Optical illusions are a lot of fun, particularly when they’re based on colour. Ones such as this, posted by Dean Jackson on TikTok, is a great one that shows how our brain tricks our eyes into seeing colour that isn’t really there. This particular video starts off as a black-and-white image of a lady which then has a red filter placed over it, except for the eyes. Suddenly, we now see her eyes as blue.
Except they’re not really blue. They’re still grey. Our brain has tricked us into thinking that they’re blue based on the warmth of that red filter. It’s an interesting quirk of our brains that allows us to see beyond colour inconsistencies and fill in gaps for information that isn’t really there. A quirk that has real implications for photographers and filmmakers, especially when it comes to colour correction.
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The phenomenon, as Dean explains it, goes like this:
Your brain detects the pigment, the grey area around the pupil, and it assumes that the red filter has trapped the blue light. So, it tries to help you out, as your brain should, by putting the blue colour back into the picture for you in your brain, completely misleading you in the process.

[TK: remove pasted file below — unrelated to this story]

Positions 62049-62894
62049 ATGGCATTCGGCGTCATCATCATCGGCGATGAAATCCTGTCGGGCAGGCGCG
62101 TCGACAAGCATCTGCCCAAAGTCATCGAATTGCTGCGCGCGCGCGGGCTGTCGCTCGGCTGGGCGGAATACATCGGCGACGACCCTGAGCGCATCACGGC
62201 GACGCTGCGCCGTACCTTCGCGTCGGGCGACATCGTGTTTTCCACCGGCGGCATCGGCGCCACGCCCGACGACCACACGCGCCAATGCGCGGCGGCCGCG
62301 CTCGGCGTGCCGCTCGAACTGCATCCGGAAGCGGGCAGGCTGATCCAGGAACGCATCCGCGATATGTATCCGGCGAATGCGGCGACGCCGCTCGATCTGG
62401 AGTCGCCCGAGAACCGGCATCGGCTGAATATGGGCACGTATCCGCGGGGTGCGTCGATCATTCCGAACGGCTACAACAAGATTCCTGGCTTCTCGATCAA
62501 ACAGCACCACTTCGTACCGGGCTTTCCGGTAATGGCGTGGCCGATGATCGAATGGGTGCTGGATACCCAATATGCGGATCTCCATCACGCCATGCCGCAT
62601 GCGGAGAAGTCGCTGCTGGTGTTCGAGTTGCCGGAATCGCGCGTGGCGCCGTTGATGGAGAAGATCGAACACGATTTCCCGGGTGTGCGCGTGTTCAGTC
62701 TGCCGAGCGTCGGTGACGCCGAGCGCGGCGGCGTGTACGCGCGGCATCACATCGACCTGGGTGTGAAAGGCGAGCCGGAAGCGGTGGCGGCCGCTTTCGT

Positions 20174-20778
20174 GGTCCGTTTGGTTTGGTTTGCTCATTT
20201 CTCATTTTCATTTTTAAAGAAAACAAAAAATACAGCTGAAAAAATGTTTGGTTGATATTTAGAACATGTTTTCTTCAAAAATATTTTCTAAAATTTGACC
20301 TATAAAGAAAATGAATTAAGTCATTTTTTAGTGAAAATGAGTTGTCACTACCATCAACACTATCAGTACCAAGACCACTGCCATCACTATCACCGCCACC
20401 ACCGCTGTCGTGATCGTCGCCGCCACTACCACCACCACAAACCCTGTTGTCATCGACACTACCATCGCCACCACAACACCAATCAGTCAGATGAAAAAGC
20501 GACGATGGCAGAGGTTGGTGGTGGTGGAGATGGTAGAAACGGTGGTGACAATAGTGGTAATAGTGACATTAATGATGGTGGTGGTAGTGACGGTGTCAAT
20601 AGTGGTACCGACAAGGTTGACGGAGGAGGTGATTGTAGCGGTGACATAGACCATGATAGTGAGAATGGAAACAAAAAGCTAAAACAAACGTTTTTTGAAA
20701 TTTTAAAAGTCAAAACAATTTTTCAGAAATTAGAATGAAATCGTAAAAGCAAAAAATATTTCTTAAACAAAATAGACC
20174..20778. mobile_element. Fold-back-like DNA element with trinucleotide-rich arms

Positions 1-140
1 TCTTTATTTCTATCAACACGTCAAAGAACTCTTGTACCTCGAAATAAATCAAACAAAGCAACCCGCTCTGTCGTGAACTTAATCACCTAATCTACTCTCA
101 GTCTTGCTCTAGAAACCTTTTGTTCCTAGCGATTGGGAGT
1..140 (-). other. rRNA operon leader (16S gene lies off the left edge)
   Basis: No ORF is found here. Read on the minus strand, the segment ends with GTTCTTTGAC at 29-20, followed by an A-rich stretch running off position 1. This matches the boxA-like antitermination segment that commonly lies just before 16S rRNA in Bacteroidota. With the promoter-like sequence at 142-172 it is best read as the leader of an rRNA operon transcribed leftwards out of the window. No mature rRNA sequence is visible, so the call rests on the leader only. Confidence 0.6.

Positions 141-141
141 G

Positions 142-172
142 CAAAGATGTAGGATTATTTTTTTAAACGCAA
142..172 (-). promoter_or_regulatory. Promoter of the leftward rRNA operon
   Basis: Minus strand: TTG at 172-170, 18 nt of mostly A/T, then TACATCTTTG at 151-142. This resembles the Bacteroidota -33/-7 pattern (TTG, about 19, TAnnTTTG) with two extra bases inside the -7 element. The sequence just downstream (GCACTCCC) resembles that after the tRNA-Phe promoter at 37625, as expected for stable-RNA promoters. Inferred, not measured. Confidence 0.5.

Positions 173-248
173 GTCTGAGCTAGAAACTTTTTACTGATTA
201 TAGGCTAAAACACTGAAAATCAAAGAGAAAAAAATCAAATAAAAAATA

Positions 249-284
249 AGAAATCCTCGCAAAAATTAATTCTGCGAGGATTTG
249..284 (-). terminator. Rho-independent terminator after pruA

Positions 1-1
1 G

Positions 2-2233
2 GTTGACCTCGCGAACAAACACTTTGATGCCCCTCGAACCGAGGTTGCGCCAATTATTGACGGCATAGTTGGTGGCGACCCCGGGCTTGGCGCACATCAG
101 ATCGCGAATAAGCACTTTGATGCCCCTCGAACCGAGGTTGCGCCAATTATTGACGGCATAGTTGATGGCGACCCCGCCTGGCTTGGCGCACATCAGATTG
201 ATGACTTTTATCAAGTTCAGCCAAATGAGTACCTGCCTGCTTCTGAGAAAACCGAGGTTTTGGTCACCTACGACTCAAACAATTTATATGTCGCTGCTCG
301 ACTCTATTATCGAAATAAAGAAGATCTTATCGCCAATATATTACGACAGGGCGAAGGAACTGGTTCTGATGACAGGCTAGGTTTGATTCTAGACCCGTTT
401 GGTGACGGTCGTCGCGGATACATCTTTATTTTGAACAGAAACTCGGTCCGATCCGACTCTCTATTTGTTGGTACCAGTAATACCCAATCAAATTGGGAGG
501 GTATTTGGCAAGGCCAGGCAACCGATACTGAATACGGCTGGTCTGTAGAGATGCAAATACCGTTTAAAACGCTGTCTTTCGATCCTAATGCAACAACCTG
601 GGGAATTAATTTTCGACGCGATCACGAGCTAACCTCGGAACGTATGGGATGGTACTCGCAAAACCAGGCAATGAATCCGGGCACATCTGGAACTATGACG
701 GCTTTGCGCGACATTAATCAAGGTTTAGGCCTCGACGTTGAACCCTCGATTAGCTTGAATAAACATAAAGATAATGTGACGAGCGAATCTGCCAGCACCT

After showing the image in black and white, and then again with the red filter over it, he introduces large blocks of grey to show that there really is no blue in the image at all.
The video serves as a great example of why we should calibrate our computer monitors when editing photos and videos. If our monitors aren’t showing the correct colours, our brain can compensate and make them appear right when they’re not. Then, when we send them off to a printer, they look nothing like the way we thought they would. But it goes beyond just having an accurate screen and into colour harmony. It’s why skin tones can appear to be the correct colour – or the wrong one – based on the colours of things around them (or around the rest of our room, as editors), even though the opposite is true.
Dean, who goes by @beatonthebeeb on TikTok, regularly posts new optical illusions. If you’re interested in optical illusions and how the brain can be so easily tricked by imagery, it’s well worth checking out his feed.
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